Using uMatrix to replace NoScript

In the most recent episode of Free as in Freedom (ep 0x61) Bradley mentioned having trouble using NoScript with current web sites.

As a long-time fan of NoScript, I understand his frustration. Fortunately, there’s now uMatrix.

uMatrix has similar functionality to NoScript, but with a much better visual interface and more features. Importantly, uMatrix controls cookies and more in addition to JavaScript.

uMatrix allows setting JavaScript, cookie, CSS, image and media controls per web site. For each web site, any of the controlled features can be allowed for specific domains, including the origin site.

For instance, the Free as in Freedom site has 2 CSS files, 5 graphics and 3 JavaScript files coming from itself when allowing only CSS and graphics.

uMatrix grid for FaiF site denying 1st party cookies and JavaScript

The JavaScript files might pull in other resources, but I block that.

The hosts of FaiF, Bradley and Karen, both work for the Software Freedom Conservancy providing excellent service for the Free Software community.

'' site has calls to 5 CSS files, 3 graphics and 5 JavaScript files from ''. Again, I override the default and block the JavaScript even from the original domain. The site also pulls in 1 cookie from '' and 1 graphic from ''. My default uMatrix setup blocks the cookie and allows the graphic. Finally, '' uses 1 cookie and 1 graphic from

uMatrix grid for denying 1st party cookies and JavaScript

Again, the cookie is blocked and the graphic allowed.

I can easily use the uMatrix drop down menu to allow the Creative Commons cookie if I need to. Note it jumps from 1 to 4 cookies after reload.

uMatrix grid for denying 1st party cookies and JavaScript, but allowing Creative Commons cookies

That permission for '' cookies only applies to cookies requested by loading '' pages. Any other site, including the Creative Commons' own site, would still not be allowed to set Creative Commons cookies.

uMatrix grid showing Creative Commons not having cookies

uMatrix has default rules that block all JavaScript, XHR ( background data requests ), Media ( video, flash, sound ), and frames. The default rules then allow everything from the site being viewed and its subdomains. The uMatrix rules call the origin site 1st-party.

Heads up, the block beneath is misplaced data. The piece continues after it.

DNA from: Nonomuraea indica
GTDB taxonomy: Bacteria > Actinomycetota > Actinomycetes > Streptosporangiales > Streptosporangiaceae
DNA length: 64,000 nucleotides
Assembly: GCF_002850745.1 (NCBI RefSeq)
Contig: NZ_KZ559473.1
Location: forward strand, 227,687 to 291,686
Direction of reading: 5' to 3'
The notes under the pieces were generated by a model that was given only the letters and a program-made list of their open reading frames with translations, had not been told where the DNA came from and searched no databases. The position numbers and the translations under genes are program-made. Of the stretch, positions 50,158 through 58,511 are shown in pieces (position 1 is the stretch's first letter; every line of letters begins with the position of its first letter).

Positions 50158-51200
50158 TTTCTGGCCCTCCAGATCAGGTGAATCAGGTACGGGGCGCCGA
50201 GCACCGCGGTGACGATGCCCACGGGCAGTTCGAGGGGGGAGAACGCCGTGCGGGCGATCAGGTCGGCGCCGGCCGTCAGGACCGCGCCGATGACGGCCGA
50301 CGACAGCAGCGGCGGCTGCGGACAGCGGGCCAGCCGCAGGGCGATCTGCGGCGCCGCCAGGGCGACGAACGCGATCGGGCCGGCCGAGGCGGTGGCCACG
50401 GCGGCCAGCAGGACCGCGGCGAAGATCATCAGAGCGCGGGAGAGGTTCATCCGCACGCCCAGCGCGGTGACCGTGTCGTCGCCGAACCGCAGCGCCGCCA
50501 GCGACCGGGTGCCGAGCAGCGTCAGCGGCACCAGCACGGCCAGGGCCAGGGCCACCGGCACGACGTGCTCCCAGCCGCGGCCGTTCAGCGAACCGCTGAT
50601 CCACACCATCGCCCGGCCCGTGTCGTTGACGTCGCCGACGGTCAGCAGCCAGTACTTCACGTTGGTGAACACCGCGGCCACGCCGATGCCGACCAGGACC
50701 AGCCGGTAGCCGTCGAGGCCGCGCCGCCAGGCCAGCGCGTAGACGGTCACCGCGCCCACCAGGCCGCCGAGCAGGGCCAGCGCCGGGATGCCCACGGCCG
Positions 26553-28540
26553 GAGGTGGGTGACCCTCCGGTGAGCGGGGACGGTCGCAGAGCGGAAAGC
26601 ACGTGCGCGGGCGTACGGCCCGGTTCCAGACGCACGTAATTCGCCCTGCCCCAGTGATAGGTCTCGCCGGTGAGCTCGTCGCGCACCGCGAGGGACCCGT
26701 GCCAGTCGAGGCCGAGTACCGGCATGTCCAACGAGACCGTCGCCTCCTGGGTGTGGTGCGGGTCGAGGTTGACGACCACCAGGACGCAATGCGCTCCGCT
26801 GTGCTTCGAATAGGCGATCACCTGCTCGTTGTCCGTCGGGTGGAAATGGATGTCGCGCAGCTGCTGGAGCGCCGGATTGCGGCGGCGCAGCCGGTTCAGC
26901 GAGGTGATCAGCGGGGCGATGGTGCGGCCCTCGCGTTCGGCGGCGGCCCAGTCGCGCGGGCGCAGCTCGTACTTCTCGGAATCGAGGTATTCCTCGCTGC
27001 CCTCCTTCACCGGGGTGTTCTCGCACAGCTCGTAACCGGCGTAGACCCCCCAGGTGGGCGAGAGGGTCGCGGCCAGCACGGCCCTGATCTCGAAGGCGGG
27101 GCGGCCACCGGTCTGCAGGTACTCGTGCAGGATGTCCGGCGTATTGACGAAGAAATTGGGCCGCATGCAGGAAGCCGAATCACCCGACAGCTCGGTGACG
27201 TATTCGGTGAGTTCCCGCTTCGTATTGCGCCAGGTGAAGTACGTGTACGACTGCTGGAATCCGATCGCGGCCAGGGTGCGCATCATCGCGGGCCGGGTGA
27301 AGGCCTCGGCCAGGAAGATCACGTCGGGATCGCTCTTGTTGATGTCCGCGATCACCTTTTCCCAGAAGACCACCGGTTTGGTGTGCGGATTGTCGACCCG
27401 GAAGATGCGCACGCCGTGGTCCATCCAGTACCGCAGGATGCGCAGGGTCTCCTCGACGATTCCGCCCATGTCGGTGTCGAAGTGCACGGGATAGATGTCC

For instance, when visiting '[]', the default behavior set rules for '' (dark blue in the upper left) and allows all objects from both '' and ''.

uMatrix grid for rules when viewing site

uMatrix understands at least some localized naming, e.g. when visiting '[]' uMatrix smartly defaults to rules for '' (dark blue in the upper left) rather than for ''.

uMatrix grid for

newegg is an example site with many 3rd party dependencies. Look at it with uMatrix installed. As you allow more JavaScript and reload even more 3rd party dependencies appear. For instance, allowing the '' JavaScript file and reloading adds a request for a '' JavaScript file.

uMatrix helps you control which sites are allowed to use JavaScript and cookies and when. I highly recommend installing the uMatrix add on for your browser. I use it with Firefox. It is also available for Chrome and Chromium.

My recommendation is to stick with the default rules to begin with. Once familiar with uMatrix consider removing the * 1st-party * allow and * 1st-party frame allow rules for additional security and privacy.

Some sites are a pain. The Daily Show’s site requires all kinds of junk to see the videos. Humble Bundle requires Stripe assets to purchase a bundle and suddenly requires Google assets so you can prove you’re not a robot. The books are DRM free, but the site has issues.

Even if you have to just allow all objects for a few sites, at least most sites aren’t getting full JavaScript access to your system. I personally dedicate a Firefox profile to annoying sites that I want to use despite their 3rd party JavaScript and cookie dependencies.

I actually use many Firefox profiles with different instances. For example, I have a Firefox instance dedicated to Mastodon and one for my bank and another for job searches. The Daily Show and Humble Bundle also have dedicated Firefox profiles. I’ll leave documenting that setup to a different post. I did post my rather simple scripts for managing Firefox profiles to GitLab.

Raymond Hill, creator of uMatrix, also created the very popular uBlock Origin add on. In reviewing his work for this post I see he also created uBO Scope for measuring 3rd party exposure on web sites. I need to experiment with that before my SCaLE 17x talk, Device and Personal Privacy Technology Roundup, in March.

In this post I mention the three tools from Raymond Hill and also Software Freedom Conservancy. I don’t see an option to donate to Raymond Hill, but Software Freedom Conservancy certainly accepts donations to support their important work. I use Mozilla’s Firefox as my browser with uMatrix for this article. Mozilla will also gladly accept donations.

A note about NoScript

I happily used NoScript for many years. Thanks to Giorgio Maone for creating and maintaining a tool that I depended on. It was and is still a great tool. When Firefox released Quantum NoScript did not have a web extension version available.

JavaScript and cookie blocking are important browser features for me. Lack of NoScript led me to seek an alternative. When I tried uMatrix, saw the interface and discovered it also controls cookies I was glad I had needed to look around.

For both tools, look at their configuration options for extra features.

Thanks again to the developers of both tools for improving my web browsing experience.

Further information on XHR.

From the w3schools web site:

The XMLHttpRequest object is a developers dream, because you can:

    Update a web page without reloading the page
    Request data from a server - after the page has loaded
    Receive data from a server  - after the page has loaded
    Send data to a server - in the background